Sweet Tooth is an odd name for a series about the apocalypse. But there's that whole contrast thing again. It actually is referring to a young deer/boy named Gus (Christian Convery), who has spent the last 10 years living in the middle of the woods, alone, with his father, who he calls Pubba (Will Forte). Pubba seems simple, but learned. You can't quite tell if that's because he's trying to teach and protect a kid who's part human and part animal, and very obviously in danger should the outside world find him, or if it's just who Pubba is. Pubba recreates children's books. He tells Gus stories. He does his best to raise this little deer child alone in the woods as best he can.

We also meet Dr. Aditya Singh (Adeel Akhtar) and his wife, Rani (Aliza Vellani). When "The Great Crumble" went down (a childish name for the end of the world, no?) Singh and his hospital went through something that we actually have far more context for today than we might have had Sweet Tooth had been released two years ago. (The pilot episode was shot in 2019 in New Zealand, pre-actual pandemic.)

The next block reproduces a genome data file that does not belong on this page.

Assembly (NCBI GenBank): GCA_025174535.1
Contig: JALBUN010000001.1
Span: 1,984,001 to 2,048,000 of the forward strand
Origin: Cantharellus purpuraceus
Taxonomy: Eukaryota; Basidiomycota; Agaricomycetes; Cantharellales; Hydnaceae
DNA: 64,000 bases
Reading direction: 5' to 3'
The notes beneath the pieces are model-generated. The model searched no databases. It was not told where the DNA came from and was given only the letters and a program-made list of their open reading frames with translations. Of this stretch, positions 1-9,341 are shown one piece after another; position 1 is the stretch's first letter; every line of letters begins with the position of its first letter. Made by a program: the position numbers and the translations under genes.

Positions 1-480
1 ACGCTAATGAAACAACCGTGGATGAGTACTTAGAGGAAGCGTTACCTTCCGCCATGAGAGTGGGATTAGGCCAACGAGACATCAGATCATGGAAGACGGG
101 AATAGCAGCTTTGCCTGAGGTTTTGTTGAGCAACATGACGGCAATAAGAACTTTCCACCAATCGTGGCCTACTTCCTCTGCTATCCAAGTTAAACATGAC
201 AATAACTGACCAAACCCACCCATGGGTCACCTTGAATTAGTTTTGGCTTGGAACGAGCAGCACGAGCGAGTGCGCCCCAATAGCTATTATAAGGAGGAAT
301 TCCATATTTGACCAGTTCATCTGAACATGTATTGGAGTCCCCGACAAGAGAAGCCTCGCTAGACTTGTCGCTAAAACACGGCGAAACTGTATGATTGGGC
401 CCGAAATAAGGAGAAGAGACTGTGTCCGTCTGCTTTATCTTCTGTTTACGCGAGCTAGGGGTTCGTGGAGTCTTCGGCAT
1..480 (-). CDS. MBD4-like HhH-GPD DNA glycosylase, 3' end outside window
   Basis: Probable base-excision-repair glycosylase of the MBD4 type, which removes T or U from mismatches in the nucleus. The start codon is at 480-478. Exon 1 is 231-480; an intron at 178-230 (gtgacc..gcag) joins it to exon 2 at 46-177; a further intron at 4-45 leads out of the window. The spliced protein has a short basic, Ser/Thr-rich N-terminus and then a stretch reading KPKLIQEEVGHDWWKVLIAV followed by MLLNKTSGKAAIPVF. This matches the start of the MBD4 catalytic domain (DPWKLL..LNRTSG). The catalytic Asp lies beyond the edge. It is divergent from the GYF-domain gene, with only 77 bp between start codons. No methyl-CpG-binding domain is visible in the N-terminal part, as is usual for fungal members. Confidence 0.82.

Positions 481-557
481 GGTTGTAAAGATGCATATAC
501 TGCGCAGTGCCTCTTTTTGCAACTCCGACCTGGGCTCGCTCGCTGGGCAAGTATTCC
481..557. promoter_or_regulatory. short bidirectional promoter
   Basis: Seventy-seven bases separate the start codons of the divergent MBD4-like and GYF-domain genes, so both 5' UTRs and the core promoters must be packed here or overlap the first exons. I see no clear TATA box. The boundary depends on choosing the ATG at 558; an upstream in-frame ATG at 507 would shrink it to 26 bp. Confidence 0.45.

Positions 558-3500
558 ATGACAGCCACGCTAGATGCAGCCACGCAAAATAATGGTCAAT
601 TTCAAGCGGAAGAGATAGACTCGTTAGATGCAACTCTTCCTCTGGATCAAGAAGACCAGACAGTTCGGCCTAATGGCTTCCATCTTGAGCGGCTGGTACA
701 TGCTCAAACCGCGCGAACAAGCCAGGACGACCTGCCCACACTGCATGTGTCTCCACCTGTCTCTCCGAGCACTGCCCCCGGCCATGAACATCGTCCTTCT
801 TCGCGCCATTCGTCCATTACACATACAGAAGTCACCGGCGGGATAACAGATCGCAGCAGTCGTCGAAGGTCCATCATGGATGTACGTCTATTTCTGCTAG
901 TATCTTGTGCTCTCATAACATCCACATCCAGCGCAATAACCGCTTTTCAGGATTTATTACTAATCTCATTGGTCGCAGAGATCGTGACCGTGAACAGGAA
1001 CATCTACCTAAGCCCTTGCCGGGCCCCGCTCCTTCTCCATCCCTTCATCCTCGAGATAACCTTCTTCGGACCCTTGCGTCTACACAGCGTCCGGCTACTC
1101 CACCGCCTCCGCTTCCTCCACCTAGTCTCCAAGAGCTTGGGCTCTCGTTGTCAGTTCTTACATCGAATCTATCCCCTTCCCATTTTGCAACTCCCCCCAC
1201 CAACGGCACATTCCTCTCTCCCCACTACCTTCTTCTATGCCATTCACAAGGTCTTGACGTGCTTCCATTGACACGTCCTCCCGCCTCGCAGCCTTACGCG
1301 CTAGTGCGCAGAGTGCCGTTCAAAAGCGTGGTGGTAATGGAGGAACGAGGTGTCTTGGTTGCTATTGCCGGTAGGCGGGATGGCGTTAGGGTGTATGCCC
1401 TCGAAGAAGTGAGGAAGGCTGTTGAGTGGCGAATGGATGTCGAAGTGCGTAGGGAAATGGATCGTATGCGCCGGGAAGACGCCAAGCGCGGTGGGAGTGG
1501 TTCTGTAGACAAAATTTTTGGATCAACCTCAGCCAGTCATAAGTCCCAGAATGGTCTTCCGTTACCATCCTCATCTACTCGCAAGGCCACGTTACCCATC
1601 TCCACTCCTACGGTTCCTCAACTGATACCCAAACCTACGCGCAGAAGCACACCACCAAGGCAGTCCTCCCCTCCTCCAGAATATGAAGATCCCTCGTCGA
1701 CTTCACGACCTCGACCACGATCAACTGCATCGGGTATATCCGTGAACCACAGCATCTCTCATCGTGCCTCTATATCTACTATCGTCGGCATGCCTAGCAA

The experience was so bad, that it led him to hang up his stethoscope and care for Rani full-time. It turns out she's got "The Sick," too — but he's been able to keep it at bay with some sort of secret, experimental treatment. Good thing, too. Because we find out what happens if your pinky finger starts to tremble, which is the telltale sign that you're infected. The Singhs' neighbors are quick to act when one of their own starts to shake at house party. They strap poor Doug to a chair using cellophane cling. Wrap, and set his house on fire. All while singing "Auld Lang Syne" from the front yard. 

But instead of saying goodbye to the previous year, they're saying goodbye to their friend, whom they're burning alive. It's absolutely civilized incivility. Because contrasts.

Dr. Singh ends up being recruited to take over the medical practice that in addition to just keeping the surviving population healthy as possible also happens to make the secret treatments that are keeping his wife alive and symptom free. And he quickly learns that the secret treatment has an extremely high price.